Submitted to: Journal of American Society of Brewing Chemists
Publication Type: Peer reviewed journal
Publication Acceptance Date: 4/2/2009
Publication Date: 4/5/2009
Citation: Duke, S.H., Henson, C.A. 2009. A Comparison of Barley Malt Amylolytic Enzyme Activities and Malt Sugar Concentrations. Journal of American Society of Brewing Chemists. 67:99-111. Interpretive Summary: The conversion of starch to fermentable sugars during mashing is critical as these sugars are fermented into alcohol by brewers’ yeast. The enzymes necessary to convert starch to fermentable sugars are well known, but are not individually and independently measured during malting and mashing with the exception of alpha-amylase. It is standard practice to measure the collective action of these enzymes in a single assay, termed diastatic power, which cannot be apportioned among the individual enzymes and is generally accepted to be largely a measure of beta-amylase activity. The value of adding a specific measure of beta-amylase activity to the standard set of malting quality parameters is a topic of interest to the malting and brewing industries. This work demonstrates that the enzyme activity that correlates best the production of fermentable sugars is alpha-amylase. Hence, the addition of an assay specific for beta-amylase is unlikely to increase the ability of maltsters and brewers to predict the production of fermentable sugars.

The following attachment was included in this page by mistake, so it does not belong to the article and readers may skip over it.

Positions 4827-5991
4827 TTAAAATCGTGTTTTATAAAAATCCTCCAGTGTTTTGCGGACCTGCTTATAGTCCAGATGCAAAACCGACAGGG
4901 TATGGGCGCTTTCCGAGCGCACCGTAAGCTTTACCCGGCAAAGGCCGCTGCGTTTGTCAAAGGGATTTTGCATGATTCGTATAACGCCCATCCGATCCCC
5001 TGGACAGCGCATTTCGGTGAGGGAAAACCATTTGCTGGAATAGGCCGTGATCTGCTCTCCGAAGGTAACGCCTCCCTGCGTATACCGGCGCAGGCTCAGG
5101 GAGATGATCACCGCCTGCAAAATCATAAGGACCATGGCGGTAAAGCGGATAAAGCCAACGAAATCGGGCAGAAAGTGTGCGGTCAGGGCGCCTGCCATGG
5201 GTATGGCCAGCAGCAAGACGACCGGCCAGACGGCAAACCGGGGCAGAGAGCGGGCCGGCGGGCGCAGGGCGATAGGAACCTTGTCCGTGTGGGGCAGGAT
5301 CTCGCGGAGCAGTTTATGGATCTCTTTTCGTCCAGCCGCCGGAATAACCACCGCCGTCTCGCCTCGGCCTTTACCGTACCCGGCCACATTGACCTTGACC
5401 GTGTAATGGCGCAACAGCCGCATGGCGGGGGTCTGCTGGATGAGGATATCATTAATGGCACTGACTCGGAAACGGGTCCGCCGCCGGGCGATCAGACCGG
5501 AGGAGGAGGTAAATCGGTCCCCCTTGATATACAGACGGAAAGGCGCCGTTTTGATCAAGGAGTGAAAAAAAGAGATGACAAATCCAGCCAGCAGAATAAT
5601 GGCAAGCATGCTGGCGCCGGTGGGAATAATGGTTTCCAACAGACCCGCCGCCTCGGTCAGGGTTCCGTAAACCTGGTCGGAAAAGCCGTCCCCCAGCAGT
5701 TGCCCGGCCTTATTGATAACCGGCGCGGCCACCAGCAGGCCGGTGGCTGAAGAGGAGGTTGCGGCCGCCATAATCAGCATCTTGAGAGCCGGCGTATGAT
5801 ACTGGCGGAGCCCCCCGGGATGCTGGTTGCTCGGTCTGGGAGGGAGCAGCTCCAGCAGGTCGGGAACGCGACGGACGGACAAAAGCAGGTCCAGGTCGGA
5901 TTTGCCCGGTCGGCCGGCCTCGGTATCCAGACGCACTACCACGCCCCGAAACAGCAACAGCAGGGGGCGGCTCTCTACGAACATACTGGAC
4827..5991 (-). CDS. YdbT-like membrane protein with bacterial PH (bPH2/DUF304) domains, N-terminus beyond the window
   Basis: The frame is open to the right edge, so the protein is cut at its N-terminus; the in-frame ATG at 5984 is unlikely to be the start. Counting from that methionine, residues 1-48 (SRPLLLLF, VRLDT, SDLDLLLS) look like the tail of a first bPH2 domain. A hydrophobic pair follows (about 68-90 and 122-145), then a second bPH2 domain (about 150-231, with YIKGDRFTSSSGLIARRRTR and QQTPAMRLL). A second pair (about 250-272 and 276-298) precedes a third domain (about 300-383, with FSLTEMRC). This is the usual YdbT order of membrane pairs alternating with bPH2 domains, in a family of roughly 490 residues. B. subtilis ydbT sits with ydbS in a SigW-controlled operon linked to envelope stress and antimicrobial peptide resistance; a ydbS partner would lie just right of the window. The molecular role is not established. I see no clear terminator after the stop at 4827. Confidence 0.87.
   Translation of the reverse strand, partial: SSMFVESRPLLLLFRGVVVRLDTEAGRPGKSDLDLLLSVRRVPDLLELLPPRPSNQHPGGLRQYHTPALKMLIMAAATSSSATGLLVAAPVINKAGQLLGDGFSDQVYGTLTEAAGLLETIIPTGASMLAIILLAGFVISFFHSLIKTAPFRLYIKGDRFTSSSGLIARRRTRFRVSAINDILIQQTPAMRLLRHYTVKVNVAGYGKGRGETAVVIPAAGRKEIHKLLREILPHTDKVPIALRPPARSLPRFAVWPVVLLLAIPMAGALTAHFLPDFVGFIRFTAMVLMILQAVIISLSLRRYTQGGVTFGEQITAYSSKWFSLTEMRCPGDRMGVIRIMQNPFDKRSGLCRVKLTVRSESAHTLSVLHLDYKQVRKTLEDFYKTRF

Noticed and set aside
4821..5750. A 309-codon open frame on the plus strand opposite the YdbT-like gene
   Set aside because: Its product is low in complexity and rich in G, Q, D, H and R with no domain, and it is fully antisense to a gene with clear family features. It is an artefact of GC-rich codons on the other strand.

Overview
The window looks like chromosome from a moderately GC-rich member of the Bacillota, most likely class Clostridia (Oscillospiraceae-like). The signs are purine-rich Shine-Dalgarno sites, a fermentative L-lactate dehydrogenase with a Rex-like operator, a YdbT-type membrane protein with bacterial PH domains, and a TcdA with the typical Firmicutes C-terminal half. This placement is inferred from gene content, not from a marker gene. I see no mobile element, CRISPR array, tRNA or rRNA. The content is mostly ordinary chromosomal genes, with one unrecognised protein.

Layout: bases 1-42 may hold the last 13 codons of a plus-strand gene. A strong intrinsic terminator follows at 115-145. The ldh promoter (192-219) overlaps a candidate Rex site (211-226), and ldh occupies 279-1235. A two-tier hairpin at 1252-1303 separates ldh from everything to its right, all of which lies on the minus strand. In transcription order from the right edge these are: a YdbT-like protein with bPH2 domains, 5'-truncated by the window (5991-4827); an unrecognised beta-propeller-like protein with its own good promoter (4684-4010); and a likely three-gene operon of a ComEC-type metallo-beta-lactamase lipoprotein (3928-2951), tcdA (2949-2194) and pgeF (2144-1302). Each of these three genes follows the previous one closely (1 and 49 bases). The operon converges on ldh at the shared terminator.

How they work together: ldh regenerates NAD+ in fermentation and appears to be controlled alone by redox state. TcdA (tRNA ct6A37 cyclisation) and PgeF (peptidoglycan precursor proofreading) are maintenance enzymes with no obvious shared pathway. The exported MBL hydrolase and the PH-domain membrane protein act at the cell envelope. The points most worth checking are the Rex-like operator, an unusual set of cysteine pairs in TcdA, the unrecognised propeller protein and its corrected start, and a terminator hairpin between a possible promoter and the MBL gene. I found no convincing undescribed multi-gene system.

Technical Abstract: This study was conducted to test the hypothesis that barley malt alpha-amylase activity would correlate better with malt sugar concentrations than the activities of beta-amylase, or limit dextrinase. Seeds of four two-row and four six-row North American elite barley cultivars were steeped and germinated in a micromalter for 6 days. At 24h intervals throughout germination, green malt was removed and kilned. Malts were assayed for individual amylolytic activities and malt sugars were extracted and assayed. Increases in malt alpha- and beta-amylase and limit dextrinase activities were greatest between day 1 and day 2 of germination. Over all days of germination, for all cultivars combined, malt alpha-amylase activities correlated much better with total malt sugar concentrations (r=0.830, P<0.0001) than beta-amylase activities (r=0.665, P<0.0001), and somewhat better than malt limit dextrinase activities (r=0.785, P<0.0001). Correlations of individual sugar concentrations (glucose, maltose, sucrose, fructose, and the maltodextrins maltotriose through maltoheptaose) for all cultivars combined over all days of germination were greater with alpha-amylase activities than with beta-amylase or limit dextrinase activities (e.g. glucose and maltose r values, respectively: alpha-amylase, r=0.872, P<0.0001, r=0.763, P<0.0001; beta-amylase, r=0.587, P<0.0001, r=0.679, P<0.0001; and limit dextrinase, r=0.806, P<0.0001, r=0.733, P<0.0001). Over all days of germination, individual cultivar malt alpha-amylase activities correlated better with total sugar concentrations (low to high r values, r=0.738, P<0.0001 [Harrington] to r=0.925, P<0.0001 [Legacy]) thanbetabeta-amylase activities (low to high r values, r=0.446, P=0.064 [Harrington] to r=0.891, P<0.0001 [Legacy]) or limit dextrinase activities (low to high r values, r=0.577, P=0.012 [Harrington] to r=0.867, P<0.0001 [Lacey]). Correlations of individual malt sugar concentrations for individual cultivars over all days of germination, for the most part, were greater with alpha-amylase activities than with beta-amylase or limit dextrinase activities (e. g. low to high r values for glucose: alpha-amylase, r=0.791, P<0.0001 [Garnet] to r=0.901, P<0.0001 [B1202]; beta-amylase, r=0.619. P=0.0008 [B1202] to r=0.849, P<0.0001 [Garnet]; limit dextrinase, r=0.763, P=0.0002 [Harrington] to r=0.890, P<0.0001 [Merit]). Overall, malt alpha-amylase activity correlated better with sugar production during malting and a short period of mashing than other malt amylolytic enzymes, supporting the tested hypothesis.